There is an importance of compiling a medical history, and while a record of your medical history is essential to your doctor-patient relationship, there are even more ways to improve on it.
One of those ways is by keeping a health journal, which is a very detailed record of your daily activities, diet, medications, and feelings.
Reasons to keep a health journal:
A health journal can be a great way to keep track of the general state of your body, the effectiveness of your current lifestyle, and weight loss progress. The ability to look back on your previous activities and food consumption provides an accurate and expansive window through which you can assess your habits, and make decisions based off of the information you’ve collected.
Many people with chronic pain or concerning symptoms rely on a health journal to stay on top of their medical issues and improve communication with their physicians. Cross-referencing flare-ups and symptomatic occurrences with activities and foods can shed light on triggers.
What to record in your health journal:
Sleep: How did you sleep the night before? How long did you sleep? What time did you go to bed, and what did you do before you fell asleep?
Medications: If you take any medications, vitamins, or supplements, record what they are and when you take them.
Physical Activity: Any exercise or out-of-the-ordinary strenuous activity can have a significant impact on your health, and should definitely be included.
Symptoms: Any physical symptoms you experience should be recorded in detail. What time you experience them and the level of severity and length should be noted.
Food/Drink: Record anything you consume throughout the day, and be as detailed as possible. What did you eat, and how much? Where did you eat? Who prepared the food?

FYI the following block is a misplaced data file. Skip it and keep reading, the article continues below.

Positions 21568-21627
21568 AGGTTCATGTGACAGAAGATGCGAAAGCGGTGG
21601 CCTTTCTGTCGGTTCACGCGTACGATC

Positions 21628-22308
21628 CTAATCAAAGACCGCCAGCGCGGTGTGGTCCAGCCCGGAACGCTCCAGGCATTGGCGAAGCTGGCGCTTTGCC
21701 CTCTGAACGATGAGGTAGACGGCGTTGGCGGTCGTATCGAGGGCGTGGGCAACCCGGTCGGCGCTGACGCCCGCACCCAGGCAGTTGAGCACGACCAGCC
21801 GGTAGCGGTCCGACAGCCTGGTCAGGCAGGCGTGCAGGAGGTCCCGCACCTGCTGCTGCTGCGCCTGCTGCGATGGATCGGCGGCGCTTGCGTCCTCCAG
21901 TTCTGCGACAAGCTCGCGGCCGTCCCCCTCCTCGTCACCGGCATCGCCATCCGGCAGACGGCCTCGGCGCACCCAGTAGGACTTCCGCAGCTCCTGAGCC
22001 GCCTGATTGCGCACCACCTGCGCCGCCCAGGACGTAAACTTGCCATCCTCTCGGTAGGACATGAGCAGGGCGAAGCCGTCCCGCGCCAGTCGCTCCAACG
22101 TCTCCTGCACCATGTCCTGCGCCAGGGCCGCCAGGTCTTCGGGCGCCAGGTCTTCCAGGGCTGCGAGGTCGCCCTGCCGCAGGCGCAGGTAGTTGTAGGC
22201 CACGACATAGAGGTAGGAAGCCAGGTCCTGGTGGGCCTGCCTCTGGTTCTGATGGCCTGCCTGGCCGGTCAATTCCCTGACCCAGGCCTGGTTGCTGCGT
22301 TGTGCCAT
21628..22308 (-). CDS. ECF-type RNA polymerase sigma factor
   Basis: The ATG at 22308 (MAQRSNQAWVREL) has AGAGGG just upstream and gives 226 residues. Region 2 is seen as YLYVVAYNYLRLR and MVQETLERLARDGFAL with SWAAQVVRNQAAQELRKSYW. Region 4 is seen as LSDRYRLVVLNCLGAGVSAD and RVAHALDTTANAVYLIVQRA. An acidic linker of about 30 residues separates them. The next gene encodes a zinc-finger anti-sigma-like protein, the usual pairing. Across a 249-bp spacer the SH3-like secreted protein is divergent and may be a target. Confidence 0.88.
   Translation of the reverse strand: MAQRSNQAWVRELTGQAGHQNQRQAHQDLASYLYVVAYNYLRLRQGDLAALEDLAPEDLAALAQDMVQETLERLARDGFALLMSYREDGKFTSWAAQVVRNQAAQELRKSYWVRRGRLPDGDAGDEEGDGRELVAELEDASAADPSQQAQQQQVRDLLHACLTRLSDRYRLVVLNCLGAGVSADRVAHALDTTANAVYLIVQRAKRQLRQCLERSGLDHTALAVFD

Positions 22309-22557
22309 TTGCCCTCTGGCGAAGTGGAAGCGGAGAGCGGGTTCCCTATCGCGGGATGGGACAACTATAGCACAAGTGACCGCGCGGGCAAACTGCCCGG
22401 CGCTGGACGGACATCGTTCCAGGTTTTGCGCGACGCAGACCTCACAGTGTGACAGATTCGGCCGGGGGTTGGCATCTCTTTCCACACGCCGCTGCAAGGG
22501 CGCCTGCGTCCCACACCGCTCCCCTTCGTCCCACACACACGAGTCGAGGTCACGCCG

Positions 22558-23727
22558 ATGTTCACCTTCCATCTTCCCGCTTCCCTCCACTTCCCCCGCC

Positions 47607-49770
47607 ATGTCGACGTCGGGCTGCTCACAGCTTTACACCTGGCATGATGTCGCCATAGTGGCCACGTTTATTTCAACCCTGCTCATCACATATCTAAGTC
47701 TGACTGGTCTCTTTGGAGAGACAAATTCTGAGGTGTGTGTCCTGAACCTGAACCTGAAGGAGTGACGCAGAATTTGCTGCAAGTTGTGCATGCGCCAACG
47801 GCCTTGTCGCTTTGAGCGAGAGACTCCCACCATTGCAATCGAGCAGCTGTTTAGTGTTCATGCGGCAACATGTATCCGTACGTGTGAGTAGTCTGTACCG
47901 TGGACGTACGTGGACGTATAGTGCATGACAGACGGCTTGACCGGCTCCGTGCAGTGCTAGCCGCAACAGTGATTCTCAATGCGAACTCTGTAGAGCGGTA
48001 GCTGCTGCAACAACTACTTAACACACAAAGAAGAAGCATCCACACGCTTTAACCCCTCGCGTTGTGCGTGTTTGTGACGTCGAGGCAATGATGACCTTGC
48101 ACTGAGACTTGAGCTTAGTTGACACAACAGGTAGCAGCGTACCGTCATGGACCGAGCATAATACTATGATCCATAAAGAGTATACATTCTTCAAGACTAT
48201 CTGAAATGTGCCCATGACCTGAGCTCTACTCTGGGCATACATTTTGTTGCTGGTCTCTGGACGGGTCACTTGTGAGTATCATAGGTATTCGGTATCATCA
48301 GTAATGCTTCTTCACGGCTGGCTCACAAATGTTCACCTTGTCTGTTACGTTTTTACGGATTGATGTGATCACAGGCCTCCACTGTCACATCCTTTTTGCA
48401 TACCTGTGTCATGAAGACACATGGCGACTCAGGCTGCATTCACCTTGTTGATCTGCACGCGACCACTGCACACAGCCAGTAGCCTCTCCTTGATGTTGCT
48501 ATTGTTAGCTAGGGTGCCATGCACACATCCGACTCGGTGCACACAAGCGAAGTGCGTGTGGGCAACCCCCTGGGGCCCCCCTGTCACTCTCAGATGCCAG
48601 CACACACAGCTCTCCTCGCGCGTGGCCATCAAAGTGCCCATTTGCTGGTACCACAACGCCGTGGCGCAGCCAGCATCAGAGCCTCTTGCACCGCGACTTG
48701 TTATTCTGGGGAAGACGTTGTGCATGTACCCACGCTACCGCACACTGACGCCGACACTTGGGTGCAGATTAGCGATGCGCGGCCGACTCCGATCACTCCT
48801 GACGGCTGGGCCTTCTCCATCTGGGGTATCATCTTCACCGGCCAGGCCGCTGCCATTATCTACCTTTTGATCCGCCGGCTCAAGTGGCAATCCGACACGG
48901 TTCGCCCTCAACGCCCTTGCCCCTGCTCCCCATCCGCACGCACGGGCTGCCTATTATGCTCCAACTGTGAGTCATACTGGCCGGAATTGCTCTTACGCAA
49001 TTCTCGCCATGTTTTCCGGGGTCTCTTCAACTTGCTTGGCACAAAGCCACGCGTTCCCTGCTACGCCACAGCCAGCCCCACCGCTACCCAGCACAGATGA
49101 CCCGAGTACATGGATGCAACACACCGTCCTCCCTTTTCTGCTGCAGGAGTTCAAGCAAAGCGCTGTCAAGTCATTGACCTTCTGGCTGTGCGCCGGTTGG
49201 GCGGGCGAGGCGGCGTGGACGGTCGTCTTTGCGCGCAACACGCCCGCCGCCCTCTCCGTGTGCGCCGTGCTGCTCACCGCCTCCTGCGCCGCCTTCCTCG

Emotions: Health is about more than simply the physical aspects. Being aware of your mood and recording any drastic changes is essential to health tracking.
Helpful hints/how to get started:
Talk to your doctor. Even if you are starting a journal simply for general health observation, it can be very helpful to ask your doctor what to include. Based on your medical history, he or she might have specific concerns or insight that will aid in accuracy and effectiveness.
Find a journal that works for you. The options for a health journal are endless. Even something as simple as a one subject notebook with each day’s date at the top of the page can work if that’s a format that you favor. There are also options for printable journal pages, and even apps that keep all of your information on your smart device.
Keep your journal in an easily-accessible place. Whether it’s your kitchen, purse, or bathroom, keep your health journal in a place that you frequently visit or use. The kitchen is usually ideal, because foods, beverages, and medicines are often found there. Recording what you eat is much easier when the diary is close to the refrigerator.
Be honest. Recording false or altered information, for whatever reason, will only deter your efforts as you try to assess your health. Remember that your doctor is on your side, and that open communication is essential to the doctor/patient relationship.
We hope you’ll find these tips useful in enhancing your health care experience. We deeply value honesty between our patients and team members, and a health journal can be an incredible tool in that line of communication.